FBI Gun Confiscation Orders from Failed Background Checks Reach New High

A new FBI report reveals record highs in the amount of gun confiscation orders in 2020 and 2021 due to failed background checks, which led to the issuing of more orders than ever seen before in the history of the federal government’s firearm background check system.

Fox News reports that there were a total of 6,361 firearm retrieval orders issued to the Bureau of Alcohol, Tobacco, Firearms, and Explosives (ATF) in 2020 as a result of an individual failing a background check, with justifications including criminal history, disqualifying military service records, and mental health.

There were another 5,203 referrals in 2021, thus contributing to the highest two-year total since 1998, when the National Instant Criminal Background Check System (NICBCS) first began publishing such data.

In 2020, the month of June in particular saw a spike in gun retrieval referrals, with 1,406 in that month alone. In 2021, the highest month was March, with a total of 931 referrals.

Targeted individuals are allowed to appeal for a challenge to the denial, and ask for information regarding why their transactions or requests were denied. As a result of these challenges, only about 1.45 percent of background checks processed in 2020 were given a final status of “deny,” with 1.26 percent of background checks receiving the same status in 2021.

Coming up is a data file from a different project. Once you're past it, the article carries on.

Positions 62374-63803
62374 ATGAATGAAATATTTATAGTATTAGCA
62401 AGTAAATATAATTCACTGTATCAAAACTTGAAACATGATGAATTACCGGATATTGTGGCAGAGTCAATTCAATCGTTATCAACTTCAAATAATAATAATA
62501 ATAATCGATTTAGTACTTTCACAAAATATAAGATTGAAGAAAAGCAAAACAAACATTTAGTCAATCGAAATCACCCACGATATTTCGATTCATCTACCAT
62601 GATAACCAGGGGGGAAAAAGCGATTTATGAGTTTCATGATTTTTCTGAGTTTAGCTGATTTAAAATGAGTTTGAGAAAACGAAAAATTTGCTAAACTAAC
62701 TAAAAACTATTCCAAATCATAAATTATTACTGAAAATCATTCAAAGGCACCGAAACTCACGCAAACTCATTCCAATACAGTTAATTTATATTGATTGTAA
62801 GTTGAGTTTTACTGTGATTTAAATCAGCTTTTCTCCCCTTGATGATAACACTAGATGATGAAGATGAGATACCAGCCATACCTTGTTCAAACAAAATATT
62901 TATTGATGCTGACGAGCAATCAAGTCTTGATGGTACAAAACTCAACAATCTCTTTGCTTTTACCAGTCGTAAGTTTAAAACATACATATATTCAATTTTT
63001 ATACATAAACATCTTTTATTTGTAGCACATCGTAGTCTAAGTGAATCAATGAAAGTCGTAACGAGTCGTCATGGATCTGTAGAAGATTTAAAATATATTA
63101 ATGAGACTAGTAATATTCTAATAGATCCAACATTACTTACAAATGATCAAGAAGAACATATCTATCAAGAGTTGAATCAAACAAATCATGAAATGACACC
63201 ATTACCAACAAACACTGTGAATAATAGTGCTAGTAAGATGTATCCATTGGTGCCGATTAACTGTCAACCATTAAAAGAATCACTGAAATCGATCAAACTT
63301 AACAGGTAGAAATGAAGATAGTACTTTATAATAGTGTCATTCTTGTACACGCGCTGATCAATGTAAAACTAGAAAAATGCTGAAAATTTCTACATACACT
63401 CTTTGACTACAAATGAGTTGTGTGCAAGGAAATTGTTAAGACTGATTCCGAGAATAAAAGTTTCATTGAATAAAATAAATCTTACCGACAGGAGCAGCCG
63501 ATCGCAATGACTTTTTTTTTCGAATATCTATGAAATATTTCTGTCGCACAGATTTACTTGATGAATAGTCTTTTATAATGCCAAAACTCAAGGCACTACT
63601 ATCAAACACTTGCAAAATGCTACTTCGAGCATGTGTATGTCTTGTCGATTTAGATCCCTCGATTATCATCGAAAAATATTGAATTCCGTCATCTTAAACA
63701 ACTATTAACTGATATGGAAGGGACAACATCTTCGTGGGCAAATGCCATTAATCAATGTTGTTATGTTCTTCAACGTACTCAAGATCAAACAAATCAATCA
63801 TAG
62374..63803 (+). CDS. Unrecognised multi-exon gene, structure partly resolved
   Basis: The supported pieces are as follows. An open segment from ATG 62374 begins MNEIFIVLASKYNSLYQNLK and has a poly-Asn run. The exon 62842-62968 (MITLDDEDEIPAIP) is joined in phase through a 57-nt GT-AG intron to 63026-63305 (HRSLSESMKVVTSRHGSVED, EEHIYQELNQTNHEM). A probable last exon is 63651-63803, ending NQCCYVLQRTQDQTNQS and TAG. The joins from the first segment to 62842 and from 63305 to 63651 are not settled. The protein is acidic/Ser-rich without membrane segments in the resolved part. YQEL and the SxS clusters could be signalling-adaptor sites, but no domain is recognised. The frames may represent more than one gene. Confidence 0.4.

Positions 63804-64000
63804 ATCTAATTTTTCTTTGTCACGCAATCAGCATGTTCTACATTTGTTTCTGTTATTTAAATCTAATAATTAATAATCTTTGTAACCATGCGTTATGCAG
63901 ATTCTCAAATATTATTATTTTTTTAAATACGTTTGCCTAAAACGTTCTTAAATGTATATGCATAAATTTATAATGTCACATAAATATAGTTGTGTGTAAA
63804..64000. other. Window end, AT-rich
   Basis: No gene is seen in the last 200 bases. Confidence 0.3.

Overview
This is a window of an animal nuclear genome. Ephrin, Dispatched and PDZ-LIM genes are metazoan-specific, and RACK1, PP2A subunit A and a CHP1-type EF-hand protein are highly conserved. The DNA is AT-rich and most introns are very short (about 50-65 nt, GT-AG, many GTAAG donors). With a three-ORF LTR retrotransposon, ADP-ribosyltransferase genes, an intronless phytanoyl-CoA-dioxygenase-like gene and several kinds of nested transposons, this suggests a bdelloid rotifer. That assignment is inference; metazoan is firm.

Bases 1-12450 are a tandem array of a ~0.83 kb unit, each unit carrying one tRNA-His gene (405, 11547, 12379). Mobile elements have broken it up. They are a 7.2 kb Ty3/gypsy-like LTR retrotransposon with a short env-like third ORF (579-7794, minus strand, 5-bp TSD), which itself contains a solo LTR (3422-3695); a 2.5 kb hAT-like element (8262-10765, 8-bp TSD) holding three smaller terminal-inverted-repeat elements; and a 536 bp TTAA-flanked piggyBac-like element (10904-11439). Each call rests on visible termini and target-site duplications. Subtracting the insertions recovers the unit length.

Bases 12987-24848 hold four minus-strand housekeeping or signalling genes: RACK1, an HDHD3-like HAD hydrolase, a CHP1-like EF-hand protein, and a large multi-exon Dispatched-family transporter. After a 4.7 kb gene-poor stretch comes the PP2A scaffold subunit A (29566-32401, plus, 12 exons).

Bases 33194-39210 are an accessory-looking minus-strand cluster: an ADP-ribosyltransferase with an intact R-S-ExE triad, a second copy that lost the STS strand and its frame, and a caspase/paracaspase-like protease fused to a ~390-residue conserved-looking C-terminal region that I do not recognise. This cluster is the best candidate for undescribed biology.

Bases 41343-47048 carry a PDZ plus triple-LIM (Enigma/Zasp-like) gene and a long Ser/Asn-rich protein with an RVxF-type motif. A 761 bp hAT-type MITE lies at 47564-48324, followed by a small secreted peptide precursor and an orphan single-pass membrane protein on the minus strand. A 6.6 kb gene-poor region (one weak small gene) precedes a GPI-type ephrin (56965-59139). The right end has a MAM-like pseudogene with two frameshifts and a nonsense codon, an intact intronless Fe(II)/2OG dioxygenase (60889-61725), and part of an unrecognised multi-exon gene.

The report comes as many states pass laws allowing residents to carry concealed weapons without a permit, in the aftermath of a landmark Supreme Court case last June. In New York State Rifle and Pistol Association Inc. v. Bruen, the Supreme Court overturned an over 100-year-old law dictating that New York residents had to present “proper cause” in applying for a concealed-carry permit; as a result of the court’s decision, residents of the state could more easily apply for and receive a permit.

Subsequently, multiple states with Republican legislatures and governors have passed laws officially allowing their residents to carry concealed weapons without permits, with the most recent proposal being introduced in the Nebraska legislature. At least 25 other states already have laws allowing concealed carry without permits.

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About Eric Lendrum

Eric Lendrum graduated from the University of California, Santa Barbara, where he was the Secretary of the College Republicans and the founding chairman of the school’s Young Americans for Freedom chapter. He has interned for Young America’s Foundation, the Heritage Foundation, and the White House, and has worked for numerous campaigns including the 2018 re-election of Congressman Devin Nunes (CA-22). He is currently a co-host of The Right Take podcast.

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